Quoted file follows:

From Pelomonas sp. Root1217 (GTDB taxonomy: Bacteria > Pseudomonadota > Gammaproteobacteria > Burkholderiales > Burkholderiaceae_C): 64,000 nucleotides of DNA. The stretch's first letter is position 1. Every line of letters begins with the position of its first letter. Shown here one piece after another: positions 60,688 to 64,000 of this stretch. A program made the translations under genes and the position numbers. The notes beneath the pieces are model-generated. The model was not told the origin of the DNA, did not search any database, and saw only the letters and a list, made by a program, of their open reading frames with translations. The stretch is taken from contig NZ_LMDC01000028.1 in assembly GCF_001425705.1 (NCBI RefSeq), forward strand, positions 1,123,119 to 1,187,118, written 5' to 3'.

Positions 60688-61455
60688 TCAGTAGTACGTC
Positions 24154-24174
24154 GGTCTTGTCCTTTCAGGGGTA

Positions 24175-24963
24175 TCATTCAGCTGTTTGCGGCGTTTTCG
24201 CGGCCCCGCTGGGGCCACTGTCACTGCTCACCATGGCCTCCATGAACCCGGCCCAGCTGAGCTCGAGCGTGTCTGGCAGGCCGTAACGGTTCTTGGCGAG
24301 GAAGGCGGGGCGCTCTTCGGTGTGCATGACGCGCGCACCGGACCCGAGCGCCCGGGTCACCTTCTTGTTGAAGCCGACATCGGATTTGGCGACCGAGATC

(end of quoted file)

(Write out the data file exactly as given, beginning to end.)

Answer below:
From Pelomonas sp. Root1217 (GTDB taxonomy: Bacteria > Pseudomonadota > Gammaproteobacteria > Burkholderiales > Burkholderiaceae_C): 64,000 nucleotides of DNA. The stretch's first letter is position 1. Every line of letters begins with the position of its first letter. Shown here one piece after another: positions 60,688 to 64,000 of this stretch. A program made the translations under genes and the position numbers. The notes beneath the pieces are model-generated. The model was not told the origin of the DNA, did not search any database, and saw only the letters and a list, made by a program, of their open reading frames with translations. The stretch is taken from contig NZ_LMDC01000028.1 in assembly GCF_001425705.1 (NCBI RefSeq), forward strand, positions 1,123,119 to 1,187,118, written 5' to 3'.

Positions 60688-61455
60688 TCAGTAGTACGTC
Positions 24154-24174
24154 GGTCTTGTCCTTTCAGGGGTA

Positions 24175-24963
24175 TCATTCAGCTGTTTGCGGCGTTTTCG
24201 CGGCCCCGCTGGGGCCACTGTCACTGCTCACCATGGCCTCCATGAACCCGGCCCAGCTGAGCTCGAGCGTGTCTGGCAGGCCGTAACGGTTCTTGGCGAG
24301 GAAGGCGGGGCGCTCTTCGGTGTGCATGACGCGCGCACCGGACCCGAGCGCCCGGGTCACCTTCTTGTTGAAGCCGACATCGGATTTGGCGACCGAGATC